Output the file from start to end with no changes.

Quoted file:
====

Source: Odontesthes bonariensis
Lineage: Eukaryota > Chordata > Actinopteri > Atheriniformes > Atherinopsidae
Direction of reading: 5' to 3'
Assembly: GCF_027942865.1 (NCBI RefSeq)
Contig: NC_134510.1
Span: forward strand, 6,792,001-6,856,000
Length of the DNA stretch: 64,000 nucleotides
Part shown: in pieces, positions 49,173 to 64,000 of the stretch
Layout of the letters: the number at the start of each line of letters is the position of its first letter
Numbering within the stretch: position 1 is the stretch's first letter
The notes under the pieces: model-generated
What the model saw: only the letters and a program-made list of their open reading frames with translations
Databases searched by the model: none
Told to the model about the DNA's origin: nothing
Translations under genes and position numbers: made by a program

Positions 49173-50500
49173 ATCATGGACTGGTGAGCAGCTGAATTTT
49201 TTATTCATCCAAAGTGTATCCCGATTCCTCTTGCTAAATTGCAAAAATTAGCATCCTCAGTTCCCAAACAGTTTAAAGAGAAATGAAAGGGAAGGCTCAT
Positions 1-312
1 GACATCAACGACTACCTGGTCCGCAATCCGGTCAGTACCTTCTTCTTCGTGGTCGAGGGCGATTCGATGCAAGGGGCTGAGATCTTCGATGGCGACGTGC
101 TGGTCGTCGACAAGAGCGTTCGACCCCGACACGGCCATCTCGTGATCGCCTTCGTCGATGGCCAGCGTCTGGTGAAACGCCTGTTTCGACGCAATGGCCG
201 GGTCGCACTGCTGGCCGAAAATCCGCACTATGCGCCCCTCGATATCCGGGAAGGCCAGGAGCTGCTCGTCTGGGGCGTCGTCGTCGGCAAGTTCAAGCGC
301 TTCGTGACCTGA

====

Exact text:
Source: Odontesthes bonariensis
Lineage: Eukaryota > Chordata > Actinopteri > Atheriniformes > Atherinopsidae
Direction of reading: 5' to 3'
Assembly: GCF_027942865.1 (NCBI RefSeq)
Contig: NC_134510.1
Span: forward strand, 6,792,001-6,856,000
Length of the DNA stretch: 64,000 nucleotides
Part shown: in pieces, positions 49,173 to 64,000 of the stretch
Layout of the letters: the number at the start of each line of letters is the position of its first letter
Numbering within the stretch: position 1 is the stretch's first letter
The notes under the pieces: model-generated
What the model saw: only the letters and a program-made list of their open reading frames with translations
Databases searched by the model: none
Told to the model about the DNA's origin: nothing
Translations under genes and position numbers: made by a program

Positions 49173-50500
49173 ATCATGGACTGGTGAGCAGCTGAATTTT
49201 TTATTCATCCAAAGTGTATCCCGATTCCTCTTGCTAAATTGCAAAAATTAGCATCCTCAGTTCCCAAACAGTTTAAAGAGAAATGAAAGGGAAGGCTCAT
Positions 1-312
1 GACATCAACGACTACCTGGTCCGCAATCCGGTCAGTACCTTCTTCTTCGTGGTCGAGGGCGATTCGATGCAAGGGGCTGAGATCTTCGATGGCGACGTGC
101 TGGTCGTCGACAAGAGCGTTCGACCCCGACACGGCCATCTCGTGATCGCCTTCGTCGATGGCCAGCGTCTGGTGAAACGCCTGTTTCGACGCAATGGCCG
201 GGTCGCACTGCTGGCCGAAAATCCGCACTATGCGCCCCTCGATATCCGGGAAGGCCAGGAGCTGCTCGTCTGGGGCGTCGTCGTCGGCAAGTTCAAGCGC
301 TTCGTGACCTGA